Cue the Sleigh Bells and Stress Eating!

Three days until Christmas; 10 to the New Year! If you’re not feeling the pressure and stress, you might be superhuman. Even the most prepared and organized person will be experiencing some level of stress and overwhelm as they try to get it all done.

As you make those last-minute shopping trips, bake those final batches of cookies and wrap the gifts, I want to remind you not to forget about YOU.  A stressed, distracted, worrisome YOU is going to miss out on the fun and joy of the holidays. So, read on for my best tips for beating stress, finding time for fitness and focusing on good nutrition over the next week.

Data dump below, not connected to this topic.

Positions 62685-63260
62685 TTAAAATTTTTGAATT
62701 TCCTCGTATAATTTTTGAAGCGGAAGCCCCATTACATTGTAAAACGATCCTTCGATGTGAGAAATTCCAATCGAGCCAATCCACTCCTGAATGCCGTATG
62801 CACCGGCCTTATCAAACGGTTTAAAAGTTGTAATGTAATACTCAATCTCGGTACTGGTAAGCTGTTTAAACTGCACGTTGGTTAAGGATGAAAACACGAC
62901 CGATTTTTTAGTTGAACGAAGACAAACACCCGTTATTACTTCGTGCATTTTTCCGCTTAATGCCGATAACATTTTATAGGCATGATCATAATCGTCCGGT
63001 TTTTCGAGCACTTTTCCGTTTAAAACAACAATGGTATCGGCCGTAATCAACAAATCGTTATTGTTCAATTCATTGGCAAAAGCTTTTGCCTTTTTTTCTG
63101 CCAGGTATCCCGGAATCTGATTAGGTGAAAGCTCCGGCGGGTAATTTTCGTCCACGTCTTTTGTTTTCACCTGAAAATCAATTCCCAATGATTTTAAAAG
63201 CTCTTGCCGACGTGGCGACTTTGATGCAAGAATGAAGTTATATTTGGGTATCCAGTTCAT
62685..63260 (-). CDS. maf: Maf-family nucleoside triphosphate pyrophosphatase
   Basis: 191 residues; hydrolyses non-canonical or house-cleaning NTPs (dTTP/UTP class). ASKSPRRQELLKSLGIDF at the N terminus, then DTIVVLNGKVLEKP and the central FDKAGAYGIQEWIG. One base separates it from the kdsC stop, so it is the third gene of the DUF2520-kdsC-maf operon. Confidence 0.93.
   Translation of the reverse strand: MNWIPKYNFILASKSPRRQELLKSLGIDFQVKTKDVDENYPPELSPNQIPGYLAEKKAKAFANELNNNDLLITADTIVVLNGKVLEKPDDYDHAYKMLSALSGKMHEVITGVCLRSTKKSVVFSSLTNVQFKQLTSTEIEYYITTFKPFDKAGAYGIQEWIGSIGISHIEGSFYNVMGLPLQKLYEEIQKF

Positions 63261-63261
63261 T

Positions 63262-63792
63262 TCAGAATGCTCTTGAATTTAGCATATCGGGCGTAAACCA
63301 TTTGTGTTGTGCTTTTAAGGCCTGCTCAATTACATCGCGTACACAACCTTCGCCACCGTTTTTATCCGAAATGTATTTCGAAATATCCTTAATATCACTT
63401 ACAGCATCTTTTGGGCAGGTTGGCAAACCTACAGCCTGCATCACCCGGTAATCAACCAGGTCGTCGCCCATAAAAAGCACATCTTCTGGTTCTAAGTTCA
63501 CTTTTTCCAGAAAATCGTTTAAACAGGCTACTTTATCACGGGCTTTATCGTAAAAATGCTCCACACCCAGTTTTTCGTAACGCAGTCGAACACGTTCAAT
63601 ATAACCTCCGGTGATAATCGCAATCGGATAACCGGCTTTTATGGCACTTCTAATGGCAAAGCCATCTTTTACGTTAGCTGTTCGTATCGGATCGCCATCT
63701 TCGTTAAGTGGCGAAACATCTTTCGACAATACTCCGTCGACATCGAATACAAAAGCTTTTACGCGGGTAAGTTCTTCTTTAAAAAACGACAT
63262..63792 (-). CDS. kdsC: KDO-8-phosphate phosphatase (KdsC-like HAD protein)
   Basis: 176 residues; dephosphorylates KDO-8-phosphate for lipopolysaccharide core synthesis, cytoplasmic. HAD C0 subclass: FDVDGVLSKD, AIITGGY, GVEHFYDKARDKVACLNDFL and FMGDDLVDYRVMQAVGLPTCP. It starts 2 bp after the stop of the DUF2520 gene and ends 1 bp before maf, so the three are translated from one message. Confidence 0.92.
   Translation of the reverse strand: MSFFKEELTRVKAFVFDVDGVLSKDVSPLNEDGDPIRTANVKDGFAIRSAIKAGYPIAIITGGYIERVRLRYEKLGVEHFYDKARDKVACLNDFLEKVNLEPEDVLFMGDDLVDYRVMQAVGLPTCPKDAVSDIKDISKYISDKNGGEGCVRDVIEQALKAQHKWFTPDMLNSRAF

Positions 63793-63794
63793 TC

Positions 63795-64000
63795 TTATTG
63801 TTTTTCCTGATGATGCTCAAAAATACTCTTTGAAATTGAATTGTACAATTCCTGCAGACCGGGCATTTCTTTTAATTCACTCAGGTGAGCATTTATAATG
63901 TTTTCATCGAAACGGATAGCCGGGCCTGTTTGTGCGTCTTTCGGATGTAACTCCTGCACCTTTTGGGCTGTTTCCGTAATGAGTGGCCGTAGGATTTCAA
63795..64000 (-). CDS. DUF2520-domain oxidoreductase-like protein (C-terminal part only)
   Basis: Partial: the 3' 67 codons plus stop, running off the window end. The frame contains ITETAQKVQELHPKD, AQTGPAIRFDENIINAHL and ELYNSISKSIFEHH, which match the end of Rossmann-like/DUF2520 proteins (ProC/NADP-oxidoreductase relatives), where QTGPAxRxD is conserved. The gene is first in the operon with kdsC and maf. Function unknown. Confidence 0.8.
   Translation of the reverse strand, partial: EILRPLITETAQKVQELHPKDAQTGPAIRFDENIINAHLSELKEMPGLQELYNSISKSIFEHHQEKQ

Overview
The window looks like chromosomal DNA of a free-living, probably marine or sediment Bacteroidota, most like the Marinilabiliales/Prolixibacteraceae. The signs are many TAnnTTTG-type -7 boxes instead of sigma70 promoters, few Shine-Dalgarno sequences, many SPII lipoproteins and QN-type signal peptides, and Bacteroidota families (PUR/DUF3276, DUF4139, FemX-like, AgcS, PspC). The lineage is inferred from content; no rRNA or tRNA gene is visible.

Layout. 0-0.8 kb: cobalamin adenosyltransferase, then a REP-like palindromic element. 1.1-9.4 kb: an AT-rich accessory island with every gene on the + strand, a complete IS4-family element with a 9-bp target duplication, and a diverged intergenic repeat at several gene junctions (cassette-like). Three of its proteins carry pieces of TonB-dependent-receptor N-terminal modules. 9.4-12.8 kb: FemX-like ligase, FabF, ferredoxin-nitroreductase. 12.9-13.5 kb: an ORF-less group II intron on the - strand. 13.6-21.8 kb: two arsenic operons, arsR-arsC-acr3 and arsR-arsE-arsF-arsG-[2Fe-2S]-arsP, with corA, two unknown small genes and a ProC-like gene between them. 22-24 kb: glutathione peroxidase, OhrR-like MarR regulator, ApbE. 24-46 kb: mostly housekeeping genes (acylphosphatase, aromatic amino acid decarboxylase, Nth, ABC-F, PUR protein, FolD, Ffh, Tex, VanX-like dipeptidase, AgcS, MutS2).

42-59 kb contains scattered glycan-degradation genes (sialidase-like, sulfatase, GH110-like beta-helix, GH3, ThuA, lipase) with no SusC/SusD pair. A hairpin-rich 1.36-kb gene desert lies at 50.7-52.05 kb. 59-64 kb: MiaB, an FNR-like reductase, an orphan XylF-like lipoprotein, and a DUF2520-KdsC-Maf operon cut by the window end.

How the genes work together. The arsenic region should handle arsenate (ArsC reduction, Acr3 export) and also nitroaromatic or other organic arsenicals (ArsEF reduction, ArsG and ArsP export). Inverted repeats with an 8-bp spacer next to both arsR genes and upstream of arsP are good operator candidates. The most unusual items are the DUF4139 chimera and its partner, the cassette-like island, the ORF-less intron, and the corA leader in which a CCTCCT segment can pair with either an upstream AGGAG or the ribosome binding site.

Stress and Overwhelm!

Let’s start here because if you get stress and overwhelm under control, you can focus on eating well and finding time for exercise.

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Photo by bruce mars on Pexels.com

A recent study found that 88 percent of people feel stressed when celebrating the holidays and the average couple will have seven arguments throughout the season. Um…only 88 percent? Only seven arguments? Maybe it’s just me but I could see those numbers climbing a bit higher as the holidays get closer.

While I’m not a mental health expert or life coach, I am trained in the science of behavior modification and how to break unhealthy habits. And, stress can be the result of negative, unhealthy habits like procrastination, over commitment and lack of delegation.

Here are my tips for rewiring  habits to be more productive and healthy and avoid the mental and physical exhaustion: